Have you ever noticed a golf ball carefully? If you have, you must be aware that it has some small spherical dots on it. You might have thought that why do golf balls, in particular, have these small dots. These dots are called “dimples”, and these dimples are not there just for the sake of design. In each manufactured golf ball, at least 300-350 dimples are embedded. These dots may seem too small to have any effect on the ball itself, but, they actually play a significant role in the trajectory of the ball. These dimples are the reason, why you are able to hit such wide-ranging shots with the golf stick.


Now let’s consider what all forces are acting on the ball in a particular moment, while it is traveling through the air. So basically, whenever a body travels through space, it is being acted upon by multiple forces; First of all, gravity is constantly pulling down the body with a particular force (mg).

The aerodynamical forces acting on the body can be broken down into two major components: drag and lift. Drag can be defined as a force that is generated by the interaction of a solid with the air, acting in the direction, opposite to the direction of the motion of the ball. In simple words, drag is a force that constantly tries to pull back the body traveling through air. The second major force is called lift. Lift always acts in a direction, perpendicular to the motion of the body. Lift generally acts in an upward direction, in order to counter the force of gravity; but it can act in any direction perpendicular to the motion of the body. According to aerodynamics, when a body is traveling through the air, the air tends to cling to the surface of the body. Then, the air moves towards the backside of the body and then eventually separates from the body, making a turbulent wake region on the backside of the body. Similarly, let’s imagine you hit a golf shot with the maximum amount of force you can apply. Now, the ball has a good enough velocity and it is traveling through air. As we understood at the beginning of the paragraph, the same phenomenon is happening with the golf ball. Now, here come the dimples, which make all the difference. Dimples on a golf ball create a thinner turbulent boundary layer of air that clings to the ball's surface, allowing the ball to have a lesser magnitude of drag force, which helps the ball to travel farther than a normal smooth ball.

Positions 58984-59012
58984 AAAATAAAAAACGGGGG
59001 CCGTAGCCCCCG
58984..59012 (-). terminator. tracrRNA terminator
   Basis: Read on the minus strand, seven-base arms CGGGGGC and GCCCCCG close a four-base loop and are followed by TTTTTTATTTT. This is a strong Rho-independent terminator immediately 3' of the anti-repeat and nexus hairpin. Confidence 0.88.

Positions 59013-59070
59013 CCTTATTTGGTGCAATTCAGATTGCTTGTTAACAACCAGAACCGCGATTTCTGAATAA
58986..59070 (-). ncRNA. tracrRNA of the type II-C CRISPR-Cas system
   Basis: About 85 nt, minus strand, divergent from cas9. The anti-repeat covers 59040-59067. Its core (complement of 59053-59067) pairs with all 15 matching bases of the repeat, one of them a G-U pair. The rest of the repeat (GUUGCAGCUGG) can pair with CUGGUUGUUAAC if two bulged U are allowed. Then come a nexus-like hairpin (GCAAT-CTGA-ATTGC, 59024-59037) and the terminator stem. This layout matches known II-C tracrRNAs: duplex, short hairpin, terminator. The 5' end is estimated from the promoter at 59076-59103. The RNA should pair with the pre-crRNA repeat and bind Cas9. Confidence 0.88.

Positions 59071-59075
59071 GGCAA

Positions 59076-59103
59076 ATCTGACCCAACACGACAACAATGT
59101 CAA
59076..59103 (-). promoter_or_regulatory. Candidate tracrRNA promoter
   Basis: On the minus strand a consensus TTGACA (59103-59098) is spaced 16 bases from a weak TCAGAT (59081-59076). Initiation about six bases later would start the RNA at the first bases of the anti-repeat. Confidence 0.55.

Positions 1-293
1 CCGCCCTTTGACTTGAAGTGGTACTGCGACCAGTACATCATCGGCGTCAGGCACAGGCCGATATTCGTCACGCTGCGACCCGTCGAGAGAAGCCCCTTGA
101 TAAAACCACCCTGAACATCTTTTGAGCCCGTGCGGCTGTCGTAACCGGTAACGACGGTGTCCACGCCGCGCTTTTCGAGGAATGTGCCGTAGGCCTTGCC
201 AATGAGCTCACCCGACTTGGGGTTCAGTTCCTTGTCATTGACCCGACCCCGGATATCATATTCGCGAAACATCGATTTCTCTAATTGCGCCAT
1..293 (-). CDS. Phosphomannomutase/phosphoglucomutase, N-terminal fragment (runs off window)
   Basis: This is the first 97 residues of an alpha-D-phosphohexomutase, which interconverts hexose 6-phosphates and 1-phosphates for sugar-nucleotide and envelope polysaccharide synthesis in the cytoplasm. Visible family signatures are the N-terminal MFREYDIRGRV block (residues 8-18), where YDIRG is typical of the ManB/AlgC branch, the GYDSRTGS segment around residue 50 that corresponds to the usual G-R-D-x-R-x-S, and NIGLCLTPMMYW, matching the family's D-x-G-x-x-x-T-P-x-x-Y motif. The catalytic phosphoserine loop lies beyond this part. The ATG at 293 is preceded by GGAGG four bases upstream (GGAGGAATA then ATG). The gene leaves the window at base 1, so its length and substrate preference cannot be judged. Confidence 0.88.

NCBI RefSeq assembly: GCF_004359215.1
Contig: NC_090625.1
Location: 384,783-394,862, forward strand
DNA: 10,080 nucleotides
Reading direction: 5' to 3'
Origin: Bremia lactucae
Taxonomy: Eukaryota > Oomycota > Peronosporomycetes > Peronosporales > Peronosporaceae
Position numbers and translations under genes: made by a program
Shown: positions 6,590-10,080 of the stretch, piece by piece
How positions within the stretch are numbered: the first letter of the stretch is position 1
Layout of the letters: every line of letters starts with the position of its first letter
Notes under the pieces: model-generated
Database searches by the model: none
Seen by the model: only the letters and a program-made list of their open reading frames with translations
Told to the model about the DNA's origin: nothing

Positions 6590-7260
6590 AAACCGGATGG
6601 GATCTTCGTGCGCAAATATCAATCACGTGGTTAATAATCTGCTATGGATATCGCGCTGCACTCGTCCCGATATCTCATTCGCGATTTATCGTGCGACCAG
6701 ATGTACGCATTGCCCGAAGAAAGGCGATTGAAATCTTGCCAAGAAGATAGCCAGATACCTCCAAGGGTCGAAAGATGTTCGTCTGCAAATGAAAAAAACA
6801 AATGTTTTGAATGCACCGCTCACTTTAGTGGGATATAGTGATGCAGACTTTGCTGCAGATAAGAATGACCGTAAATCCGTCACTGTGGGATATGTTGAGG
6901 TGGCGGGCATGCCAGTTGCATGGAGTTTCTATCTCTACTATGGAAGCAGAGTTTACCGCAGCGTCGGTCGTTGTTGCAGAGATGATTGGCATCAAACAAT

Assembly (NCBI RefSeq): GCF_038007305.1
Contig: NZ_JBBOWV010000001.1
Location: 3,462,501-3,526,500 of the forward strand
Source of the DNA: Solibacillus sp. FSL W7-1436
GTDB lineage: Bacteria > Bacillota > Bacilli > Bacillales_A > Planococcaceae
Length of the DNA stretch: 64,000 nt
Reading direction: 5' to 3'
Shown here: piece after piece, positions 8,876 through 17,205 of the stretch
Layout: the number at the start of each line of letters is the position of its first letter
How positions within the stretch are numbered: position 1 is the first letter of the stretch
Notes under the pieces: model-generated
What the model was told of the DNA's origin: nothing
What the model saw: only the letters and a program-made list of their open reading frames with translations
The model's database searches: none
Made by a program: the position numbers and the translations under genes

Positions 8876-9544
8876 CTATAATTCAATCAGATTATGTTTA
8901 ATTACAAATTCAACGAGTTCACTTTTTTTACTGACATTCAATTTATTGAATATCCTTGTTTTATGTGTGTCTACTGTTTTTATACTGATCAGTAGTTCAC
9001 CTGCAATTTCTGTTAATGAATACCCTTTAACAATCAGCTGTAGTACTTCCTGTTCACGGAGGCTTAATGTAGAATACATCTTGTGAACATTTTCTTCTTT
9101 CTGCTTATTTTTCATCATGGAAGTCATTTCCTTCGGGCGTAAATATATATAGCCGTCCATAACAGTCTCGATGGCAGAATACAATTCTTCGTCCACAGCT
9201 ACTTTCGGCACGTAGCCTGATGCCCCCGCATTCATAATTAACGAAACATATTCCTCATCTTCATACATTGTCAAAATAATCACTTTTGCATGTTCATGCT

We conclude that the small dimples present on the golf ball help the ball to have a more streamlined structure, which ultimately helps the ball to have a long trajectory as compared to a smooth ball.

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